“Among life’s core assumptions is that hospitals bring healing. But sometimes they bring harm.”
That’s the lede of the first story of “Do No Harm: Hospital Care in Las Vegas,” an award-winning special report published last year by the Las Vegas Sun.
As an aspiring investigative reporter, I Recently, I was able to sit down with one of the project’s two reporters to find out the story behind the story.
The reporter: Marshall Allen, now a reporter at investigative news nonprofit ProPublica
Allen came to the Las Vegas Sun in 2006 after stints at several community newspapers in the Los Angeles region. Shortly after starting at the Sun, he was tasked with covering the Las Vegas healthcare system — an entirely new beat for him.
“I had never covered healthcare. I didn’t really want to cover health care,” he said.
So Allen decided to take the beat and report it from the patient’s point of view within the tangled world of health care special interests. And he quickly realized how many untold stories there were to tell to his readers.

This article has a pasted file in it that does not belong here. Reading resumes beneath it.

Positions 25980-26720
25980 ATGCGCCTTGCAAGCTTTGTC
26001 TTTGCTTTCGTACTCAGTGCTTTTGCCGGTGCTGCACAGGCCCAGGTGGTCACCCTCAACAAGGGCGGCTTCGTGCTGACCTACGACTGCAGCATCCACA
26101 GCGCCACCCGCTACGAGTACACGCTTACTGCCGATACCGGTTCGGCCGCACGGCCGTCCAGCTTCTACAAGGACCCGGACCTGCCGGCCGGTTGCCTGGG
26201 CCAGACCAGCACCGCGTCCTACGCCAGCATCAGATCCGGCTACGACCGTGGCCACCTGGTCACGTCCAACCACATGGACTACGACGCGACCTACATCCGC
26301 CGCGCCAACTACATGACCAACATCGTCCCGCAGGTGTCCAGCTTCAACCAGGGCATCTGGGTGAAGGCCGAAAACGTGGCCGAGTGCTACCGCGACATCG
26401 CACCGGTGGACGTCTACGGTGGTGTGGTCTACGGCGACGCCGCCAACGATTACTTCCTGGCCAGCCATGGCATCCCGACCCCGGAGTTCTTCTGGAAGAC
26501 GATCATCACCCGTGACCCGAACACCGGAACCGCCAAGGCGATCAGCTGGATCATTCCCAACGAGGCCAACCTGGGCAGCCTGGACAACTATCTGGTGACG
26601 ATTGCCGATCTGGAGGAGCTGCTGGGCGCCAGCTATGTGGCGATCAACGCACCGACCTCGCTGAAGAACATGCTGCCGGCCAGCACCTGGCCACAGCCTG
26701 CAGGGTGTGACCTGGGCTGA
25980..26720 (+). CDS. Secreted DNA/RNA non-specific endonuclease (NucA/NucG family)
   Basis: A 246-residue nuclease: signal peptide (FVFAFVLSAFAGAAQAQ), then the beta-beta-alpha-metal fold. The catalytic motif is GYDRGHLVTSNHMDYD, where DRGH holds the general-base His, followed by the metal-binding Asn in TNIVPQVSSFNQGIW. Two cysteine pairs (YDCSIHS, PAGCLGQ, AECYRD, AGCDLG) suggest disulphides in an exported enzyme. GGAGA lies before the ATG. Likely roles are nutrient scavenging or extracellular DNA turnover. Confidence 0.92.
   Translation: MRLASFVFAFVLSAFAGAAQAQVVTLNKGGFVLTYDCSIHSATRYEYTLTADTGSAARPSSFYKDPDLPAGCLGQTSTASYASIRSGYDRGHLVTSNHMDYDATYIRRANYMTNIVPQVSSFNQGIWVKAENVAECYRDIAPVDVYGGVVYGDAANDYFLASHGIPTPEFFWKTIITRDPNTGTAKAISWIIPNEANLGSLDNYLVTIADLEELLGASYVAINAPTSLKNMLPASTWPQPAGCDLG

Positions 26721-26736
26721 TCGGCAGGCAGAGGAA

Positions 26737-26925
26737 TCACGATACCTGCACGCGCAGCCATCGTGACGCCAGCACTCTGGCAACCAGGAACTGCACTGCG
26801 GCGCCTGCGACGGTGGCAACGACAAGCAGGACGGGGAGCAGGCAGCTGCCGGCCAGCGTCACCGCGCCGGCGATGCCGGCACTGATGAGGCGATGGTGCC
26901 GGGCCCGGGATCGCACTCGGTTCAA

“The patient has no voice in this world,” he said. “So that’s me, that’s my job. I’m the guy who is going to represent the patient.”
The story: The series spanned more than two dozen articles of roughly 30,000 words and an interactive web component where readers could view the data and see how their hospital had fared.
It is based on an analysis of nearly hundreds of thousands of patient billing records requested from state hospital regulators and showed that in 2008 and 2009, there were 3,689 instances where patients suffered preventable injury, infection or other harm in a Las Vegas hospital.
The Sun was the first organization in the state to provide such a break-down of hospital-acquired patient harm on a facility-by-facility basis.
The series explores a number of themes, including how the incidents of harm revealed could be prevented, the under-reporting of these incidents and the significant amount of money that hospitals had spent on lobbying efforts to keep the data private.